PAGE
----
It seems the world is not running out of oil after all. President Obama’s hope of presiding over the beginning of the end of the era of fossil fuels will be dashed.
In fact, producing nations and America’s frackers are beginning to worry that we are facing a glut of the stuff. Crude oil prices have softened, Saudi Arabia is offering its customers discounts and has cut its production by some 400,000 barrels a day, and the new fracking industry is getting nervous, really nervous, as prices drop below the $100 a barrel they feel they need to get to assure their viability.
As always with economic changes, there are winners as well as losers: airlines are looking forward to cheaper jet fuel, and American consumers saved $700m a week last month compared with petrol prices a year ago, according to Tom Kloza of Gasbuddy.com.
This rather bright picture is somewhat different from what observers here see on the other side of the Atlantic.
German chancellor Angela Merkel’s decision to phase out fossil fuels and nuclear power, and place the country’s economic future in the hands of renewable energy, is running into economic reality. Her Energiewende, or energy revolution, has driven manufacturing costs up and economic growth down — the economy contracted by 0.2% in the second quarter — and is costing about as much as it did to reunify the country. German manufacturers, especially medium-size and smaller firms, say they can no longer compete with American companies that have access to abundant supplies of cheap oil and natural gas.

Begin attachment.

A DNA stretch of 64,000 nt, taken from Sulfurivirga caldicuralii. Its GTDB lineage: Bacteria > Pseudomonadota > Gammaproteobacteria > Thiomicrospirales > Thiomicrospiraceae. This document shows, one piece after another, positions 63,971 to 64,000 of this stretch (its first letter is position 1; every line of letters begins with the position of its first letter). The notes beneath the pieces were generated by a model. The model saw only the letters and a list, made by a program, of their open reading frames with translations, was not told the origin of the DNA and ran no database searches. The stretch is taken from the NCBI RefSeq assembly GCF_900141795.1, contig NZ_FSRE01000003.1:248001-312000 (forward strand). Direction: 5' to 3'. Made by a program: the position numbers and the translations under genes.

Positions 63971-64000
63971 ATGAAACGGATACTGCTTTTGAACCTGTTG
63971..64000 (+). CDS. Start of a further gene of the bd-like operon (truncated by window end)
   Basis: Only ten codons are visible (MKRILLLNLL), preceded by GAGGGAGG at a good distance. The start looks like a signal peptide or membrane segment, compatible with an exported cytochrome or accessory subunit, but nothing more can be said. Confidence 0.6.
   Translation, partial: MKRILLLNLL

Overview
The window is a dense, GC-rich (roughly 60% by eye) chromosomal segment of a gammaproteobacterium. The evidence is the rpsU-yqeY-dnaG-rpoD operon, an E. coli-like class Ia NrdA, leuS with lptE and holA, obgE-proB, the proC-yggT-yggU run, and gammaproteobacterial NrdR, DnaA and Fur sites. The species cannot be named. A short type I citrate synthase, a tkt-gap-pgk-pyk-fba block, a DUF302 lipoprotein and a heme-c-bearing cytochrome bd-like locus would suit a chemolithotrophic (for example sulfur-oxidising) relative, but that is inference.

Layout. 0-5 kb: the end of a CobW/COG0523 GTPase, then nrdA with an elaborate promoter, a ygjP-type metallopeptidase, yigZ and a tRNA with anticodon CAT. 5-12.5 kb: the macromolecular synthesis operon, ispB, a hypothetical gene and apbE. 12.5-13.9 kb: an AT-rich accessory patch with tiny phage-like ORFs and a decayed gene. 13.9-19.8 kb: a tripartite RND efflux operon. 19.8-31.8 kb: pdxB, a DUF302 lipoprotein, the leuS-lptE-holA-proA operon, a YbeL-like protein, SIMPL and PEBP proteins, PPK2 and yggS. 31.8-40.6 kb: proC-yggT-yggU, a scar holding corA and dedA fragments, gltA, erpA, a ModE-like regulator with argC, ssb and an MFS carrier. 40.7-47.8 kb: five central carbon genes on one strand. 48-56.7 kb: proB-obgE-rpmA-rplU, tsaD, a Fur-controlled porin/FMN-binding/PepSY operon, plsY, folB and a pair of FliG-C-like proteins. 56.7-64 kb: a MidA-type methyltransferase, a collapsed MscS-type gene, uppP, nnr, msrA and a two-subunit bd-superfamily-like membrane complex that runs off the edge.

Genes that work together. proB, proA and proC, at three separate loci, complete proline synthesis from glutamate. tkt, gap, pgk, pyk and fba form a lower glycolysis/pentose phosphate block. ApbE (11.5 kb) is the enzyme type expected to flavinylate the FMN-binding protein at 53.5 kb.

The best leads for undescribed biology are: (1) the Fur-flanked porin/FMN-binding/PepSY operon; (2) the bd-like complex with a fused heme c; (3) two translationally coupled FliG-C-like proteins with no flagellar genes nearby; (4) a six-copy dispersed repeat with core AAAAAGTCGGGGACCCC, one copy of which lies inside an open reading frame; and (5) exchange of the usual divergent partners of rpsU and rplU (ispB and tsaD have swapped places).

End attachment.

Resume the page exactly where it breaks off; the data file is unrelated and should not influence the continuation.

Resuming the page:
Policymakers, fuel producers, lobbyists and environmentalists with whom I made contact last week are taking note also of Britain’s difficulties in meeting its green goals while keeping the lights on. In order to get supposedly emissions-free nuclear plants built, the government is guaranteeing investors utility rates high enough to produce a profit regardless of the staggering cost of new nukes — the taxpayer will pick up the tab even as politicians rail against the high bills facing consumers. I have been involved in the energy business long enough to know that nuclear plants always cost more than originally budgeted. Lots more.
None of this will prevent President Barack Obama from telling other world leaders meeting on September 23 at a United Nations climate conference that he will continue to fight to end the use of fossil fuels in America in order to reduce the carbon dioxide emissions he believes are causing dangerous increases in world temperatures.
He will undoubtedly cite last week’s UN report that emissions are rising much faster than originally predicted. Never mind that nothing America does can offset the effect of the massive increases planned by China and India in the use of coal, or that even dedicated environmentalists admit to me that renewables cannot compete with fossil fuels unless heavily subsidised and will not be able to do so even if the economies of scale obtained from wider use of wind and solar are realised. […]
The president’s hope of presiding over the beginning of the end of the era of fossil fuels will be dashed. The hard fact is that America will remain largely dependent on our huge resources of oil, natural gas and coal as far ahead as the eye can see. Thanks to fracking, US oil production has risen 65% in the past six years, and we are, or are about to become, the world’s largest producer of oil. No longer need we fear supply interruptions that send prices skyrocketing and force drivers to queue at petrol stations, as they did during the misbegotten presidency of Jimmy Carter.